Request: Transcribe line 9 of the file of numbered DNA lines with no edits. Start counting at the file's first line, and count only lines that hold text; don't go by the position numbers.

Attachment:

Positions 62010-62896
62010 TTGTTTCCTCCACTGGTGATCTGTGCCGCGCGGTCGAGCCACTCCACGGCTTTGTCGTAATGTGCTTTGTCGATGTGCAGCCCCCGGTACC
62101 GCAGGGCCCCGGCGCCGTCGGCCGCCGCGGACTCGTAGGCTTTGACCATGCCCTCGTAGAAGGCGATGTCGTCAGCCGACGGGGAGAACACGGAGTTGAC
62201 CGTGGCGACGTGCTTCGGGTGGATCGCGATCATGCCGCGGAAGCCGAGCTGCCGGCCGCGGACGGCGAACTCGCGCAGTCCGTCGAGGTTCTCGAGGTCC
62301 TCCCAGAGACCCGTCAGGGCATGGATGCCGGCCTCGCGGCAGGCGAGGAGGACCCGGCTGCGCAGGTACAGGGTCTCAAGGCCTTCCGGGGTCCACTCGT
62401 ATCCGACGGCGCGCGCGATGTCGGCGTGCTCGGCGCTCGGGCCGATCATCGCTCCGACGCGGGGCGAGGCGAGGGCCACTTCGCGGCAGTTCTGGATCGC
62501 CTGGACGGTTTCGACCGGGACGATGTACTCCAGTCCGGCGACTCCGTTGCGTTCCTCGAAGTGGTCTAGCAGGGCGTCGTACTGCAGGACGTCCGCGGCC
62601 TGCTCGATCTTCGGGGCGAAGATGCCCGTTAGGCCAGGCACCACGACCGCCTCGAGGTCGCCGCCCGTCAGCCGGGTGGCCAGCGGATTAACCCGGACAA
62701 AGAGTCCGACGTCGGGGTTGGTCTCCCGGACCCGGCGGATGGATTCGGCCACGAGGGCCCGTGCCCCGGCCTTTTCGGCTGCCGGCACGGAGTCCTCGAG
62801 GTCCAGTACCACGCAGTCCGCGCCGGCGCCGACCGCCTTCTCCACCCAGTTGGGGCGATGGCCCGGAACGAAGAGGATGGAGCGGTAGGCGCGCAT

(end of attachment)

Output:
62701 AGAGTCCGACGTCGGGGTTGGTCTCCCGGACCCGGCGGATGGATTCGGCCACGAGGGCCCGTGCCCCGGCCTTTTCGGCTGCCGGCACGGAGTCCTCGAG